As a SAFe® Program Consultant Trainer, I have launched many Agile Release Trains (ARTs) over the last two years in a variety of industries and countries. Every time, I look to try something new (an experiment) to see whether there is a better way of doing things.
So, through a series of blogs I am going to share some of those experiments that I have found really useful. Perhaps try them out for yourself and let me know how you get on.
Let’s start by looking at the Inspect and Adapt workshop which, after the PI Planning, is probably the most important event; it is where we remember Principle #12 from the Agile Manifesto:
“At regular intervals, the team reflects on how to become more effective, then tunes and adjusts its behaviour accordingly.”
This principle is re-emphasised by SAFe by including “relentless improvement” as one of the four pillars of the SAFe House of Lean.
The Inspect and Adapt (I&A) workshop is held at the end of each Program Increment (PI), where the current state of the Solution is demonstrated and evaluated by the train. Teams then reflect and identify improvement backlog items via a structured, problem-solving workshop.
The I&A workshop consists of three parts:
- PI System Demo
- Quantitative measurement
- Retrospective and problem-solving workshop.
“The teams then run a brief (30 minutes or less) retrospective, the goal of which is to identify whatever issues they would like to address. “
The Scaled Agile Framework® (SAFe®) doesn’t give any specific guidance on how to run the retrospective but references the great book by Esther Derby and Diana Larsen, called “Agile Retrospectives: Making Good Teams Great”.
My issue is that running a retrospective can take longer than 30 minutes, especially for a large train, AND people generally have short-term memory. So, whilst they might remember the challenges from last week or the week before, they will forget about those from the first few weeks of the PI.
So, my approach has been to mine the Team Retrospectives with the Scrum Master and pull out all the challenges and issues that are more systemic, organisational or should be solved at the Program Level.
SAFe Big Picture 4.5
I then get them framed as Problem Statements using the anatomy of a well-defined problem: What, When, Where, Frequency AND Impact. As a consequence, the Retrospective actually starts with me sharing the problems and asking if there is anything we have missed, in which case we can frame another problem statement.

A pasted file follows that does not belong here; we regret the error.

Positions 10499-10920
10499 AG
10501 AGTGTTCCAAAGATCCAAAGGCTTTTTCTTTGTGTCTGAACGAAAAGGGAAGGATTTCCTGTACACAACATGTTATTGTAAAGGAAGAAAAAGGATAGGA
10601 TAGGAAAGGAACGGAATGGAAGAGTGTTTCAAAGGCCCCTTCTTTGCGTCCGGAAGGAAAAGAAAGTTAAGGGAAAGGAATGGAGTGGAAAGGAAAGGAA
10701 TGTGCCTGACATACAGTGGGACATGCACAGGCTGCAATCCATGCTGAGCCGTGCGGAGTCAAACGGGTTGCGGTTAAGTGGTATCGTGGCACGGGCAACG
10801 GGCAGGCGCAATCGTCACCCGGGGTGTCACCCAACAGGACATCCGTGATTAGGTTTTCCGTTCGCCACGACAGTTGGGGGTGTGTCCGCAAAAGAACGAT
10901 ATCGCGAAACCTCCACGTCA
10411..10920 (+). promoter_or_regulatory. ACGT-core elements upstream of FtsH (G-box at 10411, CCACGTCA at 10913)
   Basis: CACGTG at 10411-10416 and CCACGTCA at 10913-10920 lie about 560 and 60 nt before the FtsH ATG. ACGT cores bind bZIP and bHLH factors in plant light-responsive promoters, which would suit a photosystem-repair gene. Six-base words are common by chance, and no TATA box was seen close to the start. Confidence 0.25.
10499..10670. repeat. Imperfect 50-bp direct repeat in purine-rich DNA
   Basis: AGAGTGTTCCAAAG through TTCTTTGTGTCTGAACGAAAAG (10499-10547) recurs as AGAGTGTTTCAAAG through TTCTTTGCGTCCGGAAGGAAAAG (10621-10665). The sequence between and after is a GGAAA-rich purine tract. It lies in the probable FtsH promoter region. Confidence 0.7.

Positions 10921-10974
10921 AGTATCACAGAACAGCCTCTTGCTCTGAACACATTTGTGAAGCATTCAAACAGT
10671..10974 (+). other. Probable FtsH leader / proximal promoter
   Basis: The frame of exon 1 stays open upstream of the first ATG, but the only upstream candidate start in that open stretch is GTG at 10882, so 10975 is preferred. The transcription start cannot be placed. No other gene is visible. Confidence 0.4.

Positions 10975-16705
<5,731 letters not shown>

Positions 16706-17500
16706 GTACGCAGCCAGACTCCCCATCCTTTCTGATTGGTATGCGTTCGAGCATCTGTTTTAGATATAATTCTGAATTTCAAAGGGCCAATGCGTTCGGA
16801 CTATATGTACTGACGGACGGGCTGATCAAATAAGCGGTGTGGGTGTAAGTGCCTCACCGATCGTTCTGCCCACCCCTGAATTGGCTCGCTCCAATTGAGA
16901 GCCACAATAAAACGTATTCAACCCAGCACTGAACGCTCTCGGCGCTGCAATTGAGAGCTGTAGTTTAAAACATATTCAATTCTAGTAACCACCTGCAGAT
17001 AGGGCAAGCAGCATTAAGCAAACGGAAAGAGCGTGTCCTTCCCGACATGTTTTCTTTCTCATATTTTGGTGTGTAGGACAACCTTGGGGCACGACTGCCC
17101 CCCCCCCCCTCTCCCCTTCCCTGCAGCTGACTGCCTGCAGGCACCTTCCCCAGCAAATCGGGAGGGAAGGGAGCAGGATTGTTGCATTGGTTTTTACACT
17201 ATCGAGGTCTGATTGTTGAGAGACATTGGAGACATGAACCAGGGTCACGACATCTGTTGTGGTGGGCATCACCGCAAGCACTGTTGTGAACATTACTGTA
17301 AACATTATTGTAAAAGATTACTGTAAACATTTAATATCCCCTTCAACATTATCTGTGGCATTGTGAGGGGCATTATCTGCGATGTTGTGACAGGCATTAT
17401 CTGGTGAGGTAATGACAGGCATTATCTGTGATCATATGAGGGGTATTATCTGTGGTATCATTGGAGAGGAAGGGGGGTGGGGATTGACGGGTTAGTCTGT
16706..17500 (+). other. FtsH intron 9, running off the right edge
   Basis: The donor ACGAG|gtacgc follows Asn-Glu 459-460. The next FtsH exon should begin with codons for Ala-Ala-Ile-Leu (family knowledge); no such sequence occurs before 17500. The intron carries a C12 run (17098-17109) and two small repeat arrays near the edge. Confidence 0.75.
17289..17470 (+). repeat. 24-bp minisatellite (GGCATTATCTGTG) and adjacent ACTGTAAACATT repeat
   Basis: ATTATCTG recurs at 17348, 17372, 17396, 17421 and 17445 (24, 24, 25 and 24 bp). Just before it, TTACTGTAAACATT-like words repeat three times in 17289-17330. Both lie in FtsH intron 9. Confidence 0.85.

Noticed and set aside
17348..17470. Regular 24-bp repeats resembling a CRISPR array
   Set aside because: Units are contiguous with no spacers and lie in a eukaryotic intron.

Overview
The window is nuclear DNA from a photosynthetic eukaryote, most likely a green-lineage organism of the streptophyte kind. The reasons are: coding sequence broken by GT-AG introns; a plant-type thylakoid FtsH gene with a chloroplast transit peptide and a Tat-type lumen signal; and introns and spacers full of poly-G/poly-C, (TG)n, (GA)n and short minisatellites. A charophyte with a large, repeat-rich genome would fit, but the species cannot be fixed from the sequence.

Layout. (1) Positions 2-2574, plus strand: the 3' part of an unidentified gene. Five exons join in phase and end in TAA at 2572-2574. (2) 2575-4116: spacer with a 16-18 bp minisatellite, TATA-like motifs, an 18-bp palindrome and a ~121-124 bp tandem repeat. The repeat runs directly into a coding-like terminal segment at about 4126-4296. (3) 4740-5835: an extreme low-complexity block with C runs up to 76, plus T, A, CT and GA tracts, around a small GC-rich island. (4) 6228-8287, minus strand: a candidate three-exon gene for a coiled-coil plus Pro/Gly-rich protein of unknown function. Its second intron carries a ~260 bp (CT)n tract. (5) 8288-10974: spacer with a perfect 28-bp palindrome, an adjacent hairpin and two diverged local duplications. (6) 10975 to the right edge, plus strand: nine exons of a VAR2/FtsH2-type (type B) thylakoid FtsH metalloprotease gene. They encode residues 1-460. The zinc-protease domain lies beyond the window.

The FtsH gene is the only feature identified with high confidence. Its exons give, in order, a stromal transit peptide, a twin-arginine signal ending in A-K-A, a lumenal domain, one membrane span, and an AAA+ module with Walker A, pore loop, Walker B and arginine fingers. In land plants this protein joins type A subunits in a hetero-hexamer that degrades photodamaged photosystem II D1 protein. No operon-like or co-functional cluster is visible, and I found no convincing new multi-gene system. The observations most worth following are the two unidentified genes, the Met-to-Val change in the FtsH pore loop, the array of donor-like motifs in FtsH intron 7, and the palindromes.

The Problem Statements are posted on the wall around the room and once people have had chance to consider each one, I ask them as individuals (not teams) to stand by the problem they want to work on.
Here we have to impose some parameters - no more than 6 people working on the same problem. If you have more than 6 people, then they need to break into small group(s) to work on the same problem, just independently of the other team(s).
Tip: Make sure you have multiple copies of the Problem Statement available in case you have more than one team working on the same problem.
I find the above approach is more expedient that running a retrospective, and draws out the challenges that the teams have experienced over the course of the PI.
I then run through the Root-Cause Analysis, re-state the Problem Statement and Impact and then brainstorm solutions.
I get each team to present their problem and solutions to the assembled audience, and once presented, post these back on the wall.
Once all problems and solutions have been presented, I then run a line voting (not dot voting) session. Everyone has three votes, and they vote on which problem and solution they would like to see tackled.
Tip: When doing the line voting, I recommend gating every five because it makes it so much easier to count up the votes!!!
There you have it - how to make the short retrospective actually short. Let me know how you get on - write to us or leave a comment on this blog article.
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